U.S. Highway 89 Bryce Canyon to Grand Canyon
Road damage south of Page, Arizona will impact travel between Bryce Canyon and Grand Canyon National Parks. Click for a travel advisory and link to a map with suggested alternate routes: More »
Sunset Campground Construction
From April-July 2014, three new restroom facilities will be constructed in Sunset Campground. Visitors may experience construction noise and dust, as well as some campsite and restroom closures. 'Sunset Campground' webpage has additional information. More »
Bryce Point to Peekaboo Connector Trail Closure
Due to a large rockslide, the connecting trail from Bryce Point to Peekaboo Loop is closed. Trail will be reopened once repairs are made. The Peekaboo Loop is open, but must be accessed from Sunset or Sunrise Point.
Backcountry Campsite Closures
Due to bear activity at select campsites in Bryce Canyon's backcountry, two backcountry campsites have been closed until further notice: Sheep Creek and Iron Spring.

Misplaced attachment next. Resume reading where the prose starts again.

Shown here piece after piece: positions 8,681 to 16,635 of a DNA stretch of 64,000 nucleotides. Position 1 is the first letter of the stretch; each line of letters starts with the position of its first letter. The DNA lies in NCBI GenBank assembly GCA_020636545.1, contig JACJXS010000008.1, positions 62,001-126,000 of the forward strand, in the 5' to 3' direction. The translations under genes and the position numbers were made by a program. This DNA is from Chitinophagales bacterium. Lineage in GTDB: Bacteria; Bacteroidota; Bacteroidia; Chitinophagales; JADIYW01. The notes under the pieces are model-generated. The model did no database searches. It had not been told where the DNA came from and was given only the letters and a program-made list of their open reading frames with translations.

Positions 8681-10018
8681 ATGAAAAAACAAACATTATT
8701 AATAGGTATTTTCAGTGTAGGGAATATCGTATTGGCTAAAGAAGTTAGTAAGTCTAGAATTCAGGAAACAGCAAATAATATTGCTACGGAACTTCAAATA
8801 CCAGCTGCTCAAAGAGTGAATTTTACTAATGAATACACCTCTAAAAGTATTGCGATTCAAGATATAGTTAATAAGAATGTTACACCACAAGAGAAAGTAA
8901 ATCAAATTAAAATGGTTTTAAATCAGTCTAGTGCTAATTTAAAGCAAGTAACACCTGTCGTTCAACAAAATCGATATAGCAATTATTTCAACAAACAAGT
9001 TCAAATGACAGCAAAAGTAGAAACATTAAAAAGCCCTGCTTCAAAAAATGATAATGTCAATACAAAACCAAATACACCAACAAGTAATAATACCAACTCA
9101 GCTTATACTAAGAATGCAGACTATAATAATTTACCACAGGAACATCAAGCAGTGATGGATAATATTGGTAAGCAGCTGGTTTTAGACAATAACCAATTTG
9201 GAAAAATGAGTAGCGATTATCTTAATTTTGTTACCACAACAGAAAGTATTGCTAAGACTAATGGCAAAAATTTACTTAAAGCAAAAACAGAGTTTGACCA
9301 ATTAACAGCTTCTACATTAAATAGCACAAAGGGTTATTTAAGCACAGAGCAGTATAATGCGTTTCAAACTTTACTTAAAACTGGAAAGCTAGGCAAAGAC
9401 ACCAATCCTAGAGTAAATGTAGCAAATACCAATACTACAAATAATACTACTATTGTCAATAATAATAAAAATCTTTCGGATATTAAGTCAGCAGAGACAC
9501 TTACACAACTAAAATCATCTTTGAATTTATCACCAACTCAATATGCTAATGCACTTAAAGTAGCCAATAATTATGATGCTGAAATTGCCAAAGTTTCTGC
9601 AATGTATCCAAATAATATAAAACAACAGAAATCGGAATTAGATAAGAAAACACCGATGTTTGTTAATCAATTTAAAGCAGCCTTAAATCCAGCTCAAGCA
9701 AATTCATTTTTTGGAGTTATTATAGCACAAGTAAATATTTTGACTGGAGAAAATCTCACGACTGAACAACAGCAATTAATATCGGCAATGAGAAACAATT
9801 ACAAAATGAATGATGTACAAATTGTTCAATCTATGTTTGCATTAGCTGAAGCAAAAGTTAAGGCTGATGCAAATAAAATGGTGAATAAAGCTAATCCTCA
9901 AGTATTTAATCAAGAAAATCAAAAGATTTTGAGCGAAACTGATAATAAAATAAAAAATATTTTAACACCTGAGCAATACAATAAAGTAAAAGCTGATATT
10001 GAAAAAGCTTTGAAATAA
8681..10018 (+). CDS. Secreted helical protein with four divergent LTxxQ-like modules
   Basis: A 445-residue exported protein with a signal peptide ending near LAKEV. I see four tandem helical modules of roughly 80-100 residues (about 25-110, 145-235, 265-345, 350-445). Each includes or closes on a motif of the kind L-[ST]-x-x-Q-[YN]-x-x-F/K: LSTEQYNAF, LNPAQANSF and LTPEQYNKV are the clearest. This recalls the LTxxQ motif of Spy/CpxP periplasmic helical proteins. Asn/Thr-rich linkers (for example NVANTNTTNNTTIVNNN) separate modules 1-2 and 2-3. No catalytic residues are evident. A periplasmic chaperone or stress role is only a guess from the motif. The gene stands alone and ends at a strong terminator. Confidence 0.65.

Record Visitation at Bryce Canyon
Contact: Dan Ng, 435.834.4740
2010 SETS RECORD FOR VISITATION IN BRYCE CANYON NATIONAL PARK
Bryce Canyon National Park recorded its busiest year with a total of 1,782,333 visitors in 2010. This reflects an increase of 7.24% from 2009. For its relatively small size (56 square miles), Bryce Canyon receives an unusually large number of visitors. With over 50% of its visitation from abroad, people from around the world come to the park to marvel at its unique and spectacular colorful geological formations called "hoodoos."
Though visitation has been on the rise since 2001, last year's increase could be attributed to the high cost of fuel, Americans vacationing closer to home, the National Park Service's free‐fee weekends, the value of the dollar for international travelers, special events (such as the astronomy and geology festivals) in the park and greater promotion from local businesses, communities and the National Park Foundation's "Electronic Field Trip" broadcast.
Did You Know?
The geologic term, hoodoo, lives on at Bryce Canyon National Park as perpetuated by early geologists who thought the rock formations could cast a spell on you with their magical spires and towering arches. More...